Maybe I should say "assertively". One cannot debate as they approach an L.A. freeway entrance--they have to size it up as they accelerate and just do it.

That experience came in handy when I visited Nashville, which surprisingly has THE worst, most insane, traffic I've ever encountered. L.A. didn't bother me, but Nashville scared me!

Dallas and Houston have signs like that. I always say I would MUCH rather drive in Chicago than Houston -- but I've never driven in San Francisco or Oakland! But you're right -- I'm not sure how I drove without my GPS and now my iPhone. Plain old maps-- how did they help in the middle of a big city??? I really don't remember at all!

I see you that sign, and raise you the Westferry Circus traffic lights. (Since I can't supply links you'll have to google it. Images are plenty. And no, it's not actually a working traffic light, it's a sculpture in the middle of a roundabout - but, DUDE. The first time you see it, from a car, you freak right the hell out.)

Just yesterday I was musing about how I could navigate entirely competently in San Francisco but managed to get turned around at Stinson (population 486). Sometimes I scare myself :-)

OMG I have been at that intersection! Second time in San Francisco and my girlfriend made me drive! She lived in Novato for years but gets lost in a paper bag! LOL! I am grateful I learned to drive in Melbourne so knew to miss the trams. Still I don't think it's as bad as Vancouver, but what's with those taxi drivers!! LOL!

The thing that scares me most about driving in this area are the interstate on-ramps that double as off-ramps. Seriously, who thought that was a good idea?

I don't worry about going the wrong way down a one-way street, either. But I have, so...you'd think I *would* worry.

My favorite time to drive in San Francisco was early Sunday morning after dropping someone or other at SFO. Peaceful, quiet...and traffic-free. ;)

(DC has streets that are one-way during certain hours and two-way during the other hours. I prefer one-way signs that don't have fine print.)

But if you can drive in SF and park on a hill (a real SF hill) with a stickshift, you can do anything in life. It's very empowering.

Oh lordy yes. When I moved to SF, I was a brand new (18yo) driver from a very rural small town. I learned by driving my boyfriend's car only at 1-2am (somewhat less cars on the road), and by taking the buses during the day ( and being kind of a map freak) to learn my way around the city. I am an EXCELLENT parallel parker, due solely to the fact that I lived in the Bay Area for 12 years. :)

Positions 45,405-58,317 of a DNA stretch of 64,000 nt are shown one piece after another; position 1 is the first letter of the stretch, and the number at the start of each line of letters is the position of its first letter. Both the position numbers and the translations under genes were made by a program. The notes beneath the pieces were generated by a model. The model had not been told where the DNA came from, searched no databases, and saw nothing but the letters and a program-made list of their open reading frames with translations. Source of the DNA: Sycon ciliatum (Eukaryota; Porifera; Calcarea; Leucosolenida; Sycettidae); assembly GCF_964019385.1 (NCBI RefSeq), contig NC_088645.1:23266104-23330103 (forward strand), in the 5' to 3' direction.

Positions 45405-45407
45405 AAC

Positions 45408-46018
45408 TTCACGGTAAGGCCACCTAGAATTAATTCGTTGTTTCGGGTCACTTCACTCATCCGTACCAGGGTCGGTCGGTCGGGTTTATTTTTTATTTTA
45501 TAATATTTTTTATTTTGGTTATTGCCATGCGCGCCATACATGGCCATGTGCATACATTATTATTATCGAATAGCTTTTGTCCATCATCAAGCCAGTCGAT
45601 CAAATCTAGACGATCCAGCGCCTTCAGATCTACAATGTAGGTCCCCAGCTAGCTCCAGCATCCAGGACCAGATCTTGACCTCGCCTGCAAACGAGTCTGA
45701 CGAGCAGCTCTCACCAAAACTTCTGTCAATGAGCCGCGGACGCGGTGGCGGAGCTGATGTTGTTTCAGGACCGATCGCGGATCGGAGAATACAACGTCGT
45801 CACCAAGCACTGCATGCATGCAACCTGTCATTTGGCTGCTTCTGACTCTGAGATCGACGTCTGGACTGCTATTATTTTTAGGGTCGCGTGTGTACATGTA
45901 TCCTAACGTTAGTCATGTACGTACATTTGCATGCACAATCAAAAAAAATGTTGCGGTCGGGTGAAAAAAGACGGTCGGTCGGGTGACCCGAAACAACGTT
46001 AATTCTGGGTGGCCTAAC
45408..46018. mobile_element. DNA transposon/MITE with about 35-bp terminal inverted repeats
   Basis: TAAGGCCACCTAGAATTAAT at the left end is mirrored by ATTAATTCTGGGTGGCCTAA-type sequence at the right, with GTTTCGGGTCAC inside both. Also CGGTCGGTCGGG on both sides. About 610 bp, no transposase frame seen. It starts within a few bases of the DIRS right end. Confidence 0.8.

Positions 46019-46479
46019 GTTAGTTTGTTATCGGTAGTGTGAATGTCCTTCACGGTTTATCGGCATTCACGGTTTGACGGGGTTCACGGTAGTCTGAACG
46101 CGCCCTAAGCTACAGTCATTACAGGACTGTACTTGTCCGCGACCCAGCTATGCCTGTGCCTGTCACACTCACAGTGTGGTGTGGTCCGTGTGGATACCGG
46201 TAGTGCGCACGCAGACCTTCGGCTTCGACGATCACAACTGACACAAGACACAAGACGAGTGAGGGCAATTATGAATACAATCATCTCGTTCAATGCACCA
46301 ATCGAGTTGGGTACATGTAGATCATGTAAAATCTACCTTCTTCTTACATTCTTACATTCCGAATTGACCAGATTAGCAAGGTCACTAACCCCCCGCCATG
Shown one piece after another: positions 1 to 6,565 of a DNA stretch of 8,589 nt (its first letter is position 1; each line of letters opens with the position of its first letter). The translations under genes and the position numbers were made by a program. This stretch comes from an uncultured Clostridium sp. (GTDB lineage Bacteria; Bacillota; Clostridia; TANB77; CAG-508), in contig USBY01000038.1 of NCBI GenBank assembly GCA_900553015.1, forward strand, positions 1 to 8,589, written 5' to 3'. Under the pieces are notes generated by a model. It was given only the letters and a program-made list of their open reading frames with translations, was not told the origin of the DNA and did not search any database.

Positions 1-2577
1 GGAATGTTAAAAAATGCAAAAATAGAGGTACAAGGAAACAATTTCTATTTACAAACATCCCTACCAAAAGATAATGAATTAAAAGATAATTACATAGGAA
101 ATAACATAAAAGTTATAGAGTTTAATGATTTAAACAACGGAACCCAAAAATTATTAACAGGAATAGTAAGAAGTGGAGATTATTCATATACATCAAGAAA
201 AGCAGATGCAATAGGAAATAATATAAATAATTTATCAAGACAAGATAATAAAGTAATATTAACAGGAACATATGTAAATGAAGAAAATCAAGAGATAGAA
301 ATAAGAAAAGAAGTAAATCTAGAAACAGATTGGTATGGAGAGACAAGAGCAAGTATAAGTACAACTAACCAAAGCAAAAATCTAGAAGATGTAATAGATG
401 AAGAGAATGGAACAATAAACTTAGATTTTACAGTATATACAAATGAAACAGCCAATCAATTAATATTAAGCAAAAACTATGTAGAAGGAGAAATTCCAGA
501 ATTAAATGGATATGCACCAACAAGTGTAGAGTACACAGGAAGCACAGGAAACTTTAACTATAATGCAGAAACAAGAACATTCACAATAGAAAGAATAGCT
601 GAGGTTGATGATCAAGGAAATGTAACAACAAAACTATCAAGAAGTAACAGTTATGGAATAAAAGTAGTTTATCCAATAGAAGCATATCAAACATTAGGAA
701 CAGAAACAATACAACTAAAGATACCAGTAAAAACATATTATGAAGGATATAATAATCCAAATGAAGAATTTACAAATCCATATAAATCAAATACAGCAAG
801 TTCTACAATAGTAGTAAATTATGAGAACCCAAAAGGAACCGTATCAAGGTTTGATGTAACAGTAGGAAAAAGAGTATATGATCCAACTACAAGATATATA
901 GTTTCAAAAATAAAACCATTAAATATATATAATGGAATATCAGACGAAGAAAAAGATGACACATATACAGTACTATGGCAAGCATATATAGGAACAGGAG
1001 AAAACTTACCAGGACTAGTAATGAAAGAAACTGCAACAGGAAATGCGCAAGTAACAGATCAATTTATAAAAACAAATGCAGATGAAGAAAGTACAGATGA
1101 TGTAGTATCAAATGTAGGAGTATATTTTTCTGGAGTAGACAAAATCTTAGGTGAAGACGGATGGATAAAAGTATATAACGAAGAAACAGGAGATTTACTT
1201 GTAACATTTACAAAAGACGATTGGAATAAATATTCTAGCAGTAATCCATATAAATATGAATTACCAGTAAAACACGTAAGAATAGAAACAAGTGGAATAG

What's so hard about Oakland? What are you saying about Oakland drivers? I only run a few red lights, and only on purpose, the ones that should be green.

I like driving where I already drive, because I already know what the road's going to do ahead and I can concentrate on all those other crazy drivers, without finding out I'm in the wrong lane. Actually, street driving is better than freeway driving any day. You can always work your way back around eventually. Oakland and San Francisco - I may not find what I'm looking for, but at least I can get back home. That water and the hills help with broad context navigation.

(I think I've made it to Daly City by accident once)

For the first several years that I lived in San Francisco I didn't have a car. And when we bought a new one, I was so terrified of getting into an accident that I took a driving lesson. The instructor made me drive over the steepest hills in the city. Now I take macho pride in being able to stop on any hill in a stick shift--and parallel park in places like Bernal Heights.
Oakland *is* scary to drive around, if you're unfamiliar with where you are. The way the streets branch off and blend into one another is baffling and frustrating. And 580 isn't a scary road, but the drivers on it certainly can be.

When I was almost 15 we moved from Phoenix (flat) to Seattle (as hilly as the City, but I didn't know that yet) and I was amazed by the hills. I remember stopping for a red light, it felt like we were at a 45 degree angle and looking at the car in the next lane. A young woman was driving, she had a hamburger in one hand, with her little finger hooked around the steering wheel, and was putting on her mascara with the other hand, looking in the rearview mirror. I was REALLY impressed.

The comments to this entry are closed.